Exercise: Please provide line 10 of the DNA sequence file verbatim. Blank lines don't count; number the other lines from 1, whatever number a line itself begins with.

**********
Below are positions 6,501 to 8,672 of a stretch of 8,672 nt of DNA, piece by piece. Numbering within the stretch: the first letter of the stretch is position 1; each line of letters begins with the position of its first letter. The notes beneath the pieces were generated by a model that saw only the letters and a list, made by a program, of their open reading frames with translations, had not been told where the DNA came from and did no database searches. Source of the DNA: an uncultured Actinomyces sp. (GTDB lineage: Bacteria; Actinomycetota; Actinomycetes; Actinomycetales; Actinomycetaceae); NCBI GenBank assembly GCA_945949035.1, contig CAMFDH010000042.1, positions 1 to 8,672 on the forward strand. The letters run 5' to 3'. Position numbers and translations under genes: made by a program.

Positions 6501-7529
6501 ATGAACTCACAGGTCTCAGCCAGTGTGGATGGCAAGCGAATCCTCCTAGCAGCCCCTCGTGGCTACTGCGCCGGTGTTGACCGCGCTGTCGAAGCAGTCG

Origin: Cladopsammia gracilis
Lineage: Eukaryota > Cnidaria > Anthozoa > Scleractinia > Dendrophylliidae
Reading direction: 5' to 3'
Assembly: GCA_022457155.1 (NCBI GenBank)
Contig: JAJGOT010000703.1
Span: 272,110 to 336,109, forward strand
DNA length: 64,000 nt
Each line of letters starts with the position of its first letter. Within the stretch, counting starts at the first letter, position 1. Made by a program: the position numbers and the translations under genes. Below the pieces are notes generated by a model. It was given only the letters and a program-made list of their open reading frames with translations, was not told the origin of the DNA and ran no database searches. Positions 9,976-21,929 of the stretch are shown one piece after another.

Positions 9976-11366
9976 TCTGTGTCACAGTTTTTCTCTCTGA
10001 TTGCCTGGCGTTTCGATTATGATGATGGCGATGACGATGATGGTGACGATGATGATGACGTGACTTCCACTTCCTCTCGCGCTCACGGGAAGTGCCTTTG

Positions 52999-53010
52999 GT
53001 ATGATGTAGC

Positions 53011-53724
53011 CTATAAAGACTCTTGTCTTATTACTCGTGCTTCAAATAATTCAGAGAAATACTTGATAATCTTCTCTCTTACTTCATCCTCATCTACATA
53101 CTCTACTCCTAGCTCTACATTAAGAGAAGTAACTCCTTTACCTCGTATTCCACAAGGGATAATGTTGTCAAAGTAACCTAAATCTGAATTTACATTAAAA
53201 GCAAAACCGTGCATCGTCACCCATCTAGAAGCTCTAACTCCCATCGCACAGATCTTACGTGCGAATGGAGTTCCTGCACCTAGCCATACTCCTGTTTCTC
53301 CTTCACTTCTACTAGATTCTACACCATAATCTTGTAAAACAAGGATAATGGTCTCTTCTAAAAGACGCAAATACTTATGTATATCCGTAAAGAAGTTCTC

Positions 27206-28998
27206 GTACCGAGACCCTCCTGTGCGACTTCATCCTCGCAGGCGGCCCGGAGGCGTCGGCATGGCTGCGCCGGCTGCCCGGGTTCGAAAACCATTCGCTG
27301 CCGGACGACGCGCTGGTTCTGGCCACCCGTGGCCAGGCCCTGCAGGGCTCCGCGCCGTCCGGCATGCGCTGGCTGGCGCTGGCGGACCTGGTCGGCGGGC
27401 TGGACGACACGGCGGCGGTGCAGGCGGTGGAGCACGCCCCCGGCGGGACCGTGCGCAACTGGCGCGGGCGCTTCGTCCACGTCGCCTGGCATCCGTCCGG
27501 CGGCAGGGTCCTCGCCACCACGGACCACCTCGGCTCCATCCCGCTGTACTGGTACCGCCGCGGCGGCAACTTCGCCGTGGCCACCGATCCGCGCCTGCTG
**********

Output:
DNA length: 64,000 nt